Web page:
Lazypup, you made mistakes, and now you have avoided dealing with them in your post above. Hmm. I've seen this before. You are good, in many ways. You avoid dealing with new information that contradicts your initial stance. This is not helpful to the OP.

Check and re-check the information that I have looked up.
They are many other plumbing discussion forums.
Do you want me to go recruit Master Plumbers to come to gardenweb, so they will post here?
They will say you are wrong to say that the UPC requires 2" trap arms on kitchen sinks.
.


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RE: Number of turns in a trap drain

You keep implying that I made a mistake in my post above,,which is not true.


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RE: Number of turns in a trap drain

jsjames asked:

'We are remodeling our kitchen and the sink has a 1 1/2' trap drain. In the plumbing of the trap drain, there are currently 2-45 deg turns between the trap and vent stack. By adding an one more 45 deg turn we can eliminate the need to go through the back of 2 cabinets. The plumber has said that it violates code to have 3-45 deg turns in a trap drain. I can't really find any code that mentions so I'd like to get any pointers here.'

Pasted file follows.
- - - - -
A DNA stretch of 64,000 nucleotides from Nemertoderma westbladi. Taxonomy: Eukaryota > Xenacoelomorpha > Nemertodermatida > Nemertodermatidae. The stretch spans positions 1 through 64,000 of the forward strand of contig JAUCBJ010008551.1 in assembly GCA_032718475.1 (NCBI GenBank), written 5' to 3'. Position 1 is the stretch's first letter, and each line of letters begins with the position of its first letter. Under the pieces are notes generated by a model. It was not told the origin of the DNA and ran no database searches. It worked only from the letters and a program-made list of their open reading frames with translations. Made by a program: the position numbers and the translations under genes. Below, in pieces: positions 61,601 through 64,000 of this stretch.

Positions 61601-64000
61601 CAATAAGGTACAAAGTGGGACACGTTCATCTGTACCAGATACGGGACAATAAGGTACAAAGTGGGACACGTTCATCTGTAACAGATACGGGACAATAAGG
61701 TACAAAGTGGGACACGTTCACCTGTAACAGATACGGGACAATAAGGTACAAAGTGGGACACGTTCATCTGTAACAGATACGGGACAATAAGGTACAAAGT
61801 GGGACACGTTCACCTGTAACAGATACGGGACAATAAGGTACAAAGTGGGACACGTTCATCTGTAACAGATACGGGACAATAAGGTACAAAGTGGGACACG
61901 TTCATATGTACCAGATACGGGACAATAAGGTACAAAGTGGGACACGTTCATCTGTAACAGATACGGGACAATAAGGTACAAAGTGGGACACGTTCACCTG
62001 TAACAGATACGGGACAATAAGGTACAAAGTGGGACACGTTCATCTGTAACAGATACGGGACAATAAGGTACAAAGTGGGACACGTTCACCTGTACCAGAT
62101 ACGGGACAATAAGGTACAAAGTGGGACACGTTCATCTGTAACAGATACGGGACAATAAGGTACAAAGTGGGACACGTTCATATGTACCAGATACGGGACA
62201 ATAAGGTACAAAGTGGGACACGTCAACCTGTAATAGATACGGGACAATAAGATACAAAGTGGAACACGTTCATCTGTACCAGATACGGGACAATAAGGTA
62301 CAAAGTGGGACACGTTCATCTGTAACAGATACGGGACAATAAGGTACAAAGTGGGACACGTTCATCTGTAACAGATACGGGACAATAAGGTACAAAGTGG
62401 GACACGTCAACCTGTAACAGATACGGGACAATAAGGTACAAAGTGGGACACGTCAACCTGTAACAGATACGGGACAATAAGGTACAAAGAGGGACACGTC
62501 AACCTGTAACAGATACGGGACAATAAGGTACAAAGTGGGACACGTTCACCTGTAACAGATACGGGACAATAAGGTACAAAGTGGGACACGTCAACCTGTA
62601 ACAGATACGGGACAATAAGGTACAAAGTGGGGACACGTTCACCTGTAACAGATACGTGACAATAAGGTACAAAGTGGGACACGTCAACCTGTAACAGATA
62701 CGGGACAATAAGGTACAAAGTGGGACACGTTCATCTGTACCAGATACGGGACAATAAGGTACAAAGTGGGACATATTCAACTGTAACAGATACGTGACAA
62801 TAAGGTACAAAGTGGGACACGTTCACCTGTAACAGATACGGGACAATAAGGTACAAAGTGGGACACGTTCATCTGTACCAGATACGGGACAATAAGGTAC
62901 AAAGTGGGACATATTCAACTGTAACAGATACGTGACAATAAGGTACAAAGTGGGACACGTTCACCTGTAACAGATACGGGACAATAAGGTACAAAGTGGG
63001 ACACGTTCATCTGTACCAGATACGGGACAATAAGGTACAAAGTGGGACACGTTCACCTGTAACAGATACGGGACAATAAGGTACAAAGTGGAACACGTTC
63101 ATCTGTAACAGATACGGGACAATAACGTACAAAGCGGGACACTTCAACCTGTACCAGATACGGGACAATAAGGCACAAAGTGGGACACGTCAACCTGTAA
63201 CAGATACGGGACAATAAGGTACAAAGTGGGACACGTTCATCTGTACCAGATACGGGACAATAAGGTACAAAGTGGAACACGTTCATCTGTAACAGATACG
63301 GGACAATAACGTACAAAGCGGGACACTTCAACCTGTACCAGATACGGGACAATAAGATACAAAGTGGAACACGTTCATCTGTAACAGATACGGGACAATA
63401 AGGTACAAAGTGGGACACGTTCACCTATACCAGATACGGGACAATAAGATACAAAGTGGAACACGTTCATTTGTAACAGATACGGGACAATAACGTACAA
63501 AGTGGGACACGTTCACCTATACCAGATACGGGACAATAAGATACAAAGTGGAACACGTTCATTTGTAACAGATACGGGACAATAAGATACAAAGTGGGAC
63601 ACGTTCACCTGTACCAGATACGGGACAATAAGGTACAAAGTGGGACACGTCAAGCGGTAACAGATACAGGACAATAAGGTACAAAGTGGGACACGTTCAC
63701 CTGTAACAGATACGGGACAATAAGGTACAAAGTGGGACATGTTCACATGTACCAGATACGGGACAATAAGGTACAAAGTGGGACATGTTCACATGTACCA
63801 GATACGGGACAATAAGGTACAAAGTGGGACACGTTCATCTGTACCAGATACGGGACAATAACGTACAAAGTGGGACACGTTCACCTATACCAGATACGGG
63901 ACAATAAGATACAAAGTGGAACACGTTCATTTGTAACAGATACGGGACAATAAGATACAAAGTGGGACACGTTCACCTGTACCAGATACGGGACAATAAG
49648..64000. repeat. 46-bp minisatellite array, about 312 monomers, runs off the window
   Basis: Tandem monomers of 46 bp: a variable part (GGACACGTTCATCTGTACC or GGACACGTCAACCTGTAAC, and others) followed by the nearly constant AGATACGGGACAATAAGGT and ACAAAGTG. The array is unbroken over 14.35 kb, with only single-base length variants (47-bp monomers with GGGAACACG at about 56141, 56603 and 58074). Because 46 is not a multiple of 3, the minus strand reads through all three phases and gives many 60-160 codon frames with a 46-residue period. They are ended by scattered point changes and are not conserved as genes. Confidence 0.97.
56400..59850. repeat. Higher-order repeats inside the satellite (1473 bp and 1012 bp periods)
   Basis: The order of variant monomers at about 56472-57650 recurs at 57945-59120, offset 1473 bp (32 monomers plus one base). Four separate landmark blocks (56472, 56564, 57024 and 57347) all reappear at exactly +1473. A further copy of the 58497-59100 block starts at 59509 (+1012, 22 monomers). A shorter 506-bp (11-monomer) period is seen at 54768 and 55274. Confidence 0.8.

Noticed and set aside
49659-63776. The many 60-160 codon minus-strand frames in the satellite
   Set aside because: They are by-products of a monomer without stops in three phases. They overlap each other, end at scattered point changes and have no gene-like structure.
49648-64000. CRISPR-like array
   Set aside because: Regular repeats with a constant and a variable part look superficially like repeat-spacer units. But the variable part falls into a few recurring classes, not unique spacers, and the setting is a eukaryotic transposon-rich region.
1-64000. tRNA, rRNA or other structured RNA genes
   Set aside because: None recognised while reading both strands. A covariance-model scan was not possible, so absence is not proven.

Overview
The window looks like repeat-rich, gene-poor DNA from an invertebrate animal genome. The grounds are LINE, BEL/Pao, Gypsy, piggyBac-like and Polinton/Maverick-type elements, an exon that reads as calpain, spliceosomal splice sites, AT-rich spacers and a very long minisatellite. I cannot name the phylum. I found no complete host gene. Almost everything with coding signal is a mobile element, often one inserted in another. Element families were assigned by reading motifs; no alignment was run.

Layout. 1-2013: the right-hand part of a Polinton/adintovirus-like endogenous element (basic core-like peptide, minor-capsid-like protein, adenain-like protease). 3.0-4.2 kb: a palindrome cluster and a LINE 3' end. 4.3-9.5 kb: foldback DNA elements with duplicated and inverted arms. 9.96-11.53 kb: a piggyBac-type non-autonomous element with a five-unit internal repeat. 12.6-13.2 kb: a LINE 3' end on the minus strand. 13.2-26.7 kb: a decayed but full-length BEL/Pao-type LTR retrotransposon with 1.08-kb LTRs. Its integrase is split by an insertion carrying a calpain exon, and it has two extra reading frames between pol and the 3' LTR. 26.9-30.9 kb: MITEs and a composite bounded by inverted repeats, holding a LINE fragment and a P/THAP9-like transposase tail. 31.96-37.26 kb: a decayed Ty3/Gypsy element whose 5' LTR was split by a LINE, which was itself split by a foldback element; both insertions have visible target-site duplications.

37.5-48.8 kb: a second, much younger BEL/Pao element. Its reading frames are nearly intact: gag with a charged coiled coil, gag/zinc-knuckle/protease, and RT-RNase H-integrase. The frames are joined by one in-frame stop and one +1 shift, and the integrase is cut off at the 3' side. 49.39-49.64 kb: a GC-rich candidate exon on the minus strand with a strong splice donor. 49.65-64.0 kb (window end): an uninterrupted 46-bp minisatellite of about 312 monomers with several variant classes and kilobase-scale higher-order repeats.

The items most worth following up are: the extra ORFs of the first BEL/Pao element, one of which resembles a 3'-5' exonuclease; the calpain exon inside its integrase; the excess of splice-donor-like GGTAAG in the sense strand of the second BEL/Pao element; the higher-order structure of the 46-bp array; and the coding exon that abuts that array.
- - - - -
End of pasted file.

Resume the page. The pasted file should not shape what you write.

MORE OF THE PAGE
I can find no specific code in the California UPC (see link below) that prohibits offsets in horizontal wastes or trap arms, but you do not mention what direction these 45s turn.

Are they 45 degree horizontal offsets? (That is, side-to-side but still keeping the trap arm going in a generally horizontal manner.)

Or are they 45 degree vertical offsets? (That is up-or-down causing the pipe to go in a generally downhill vertical manner.)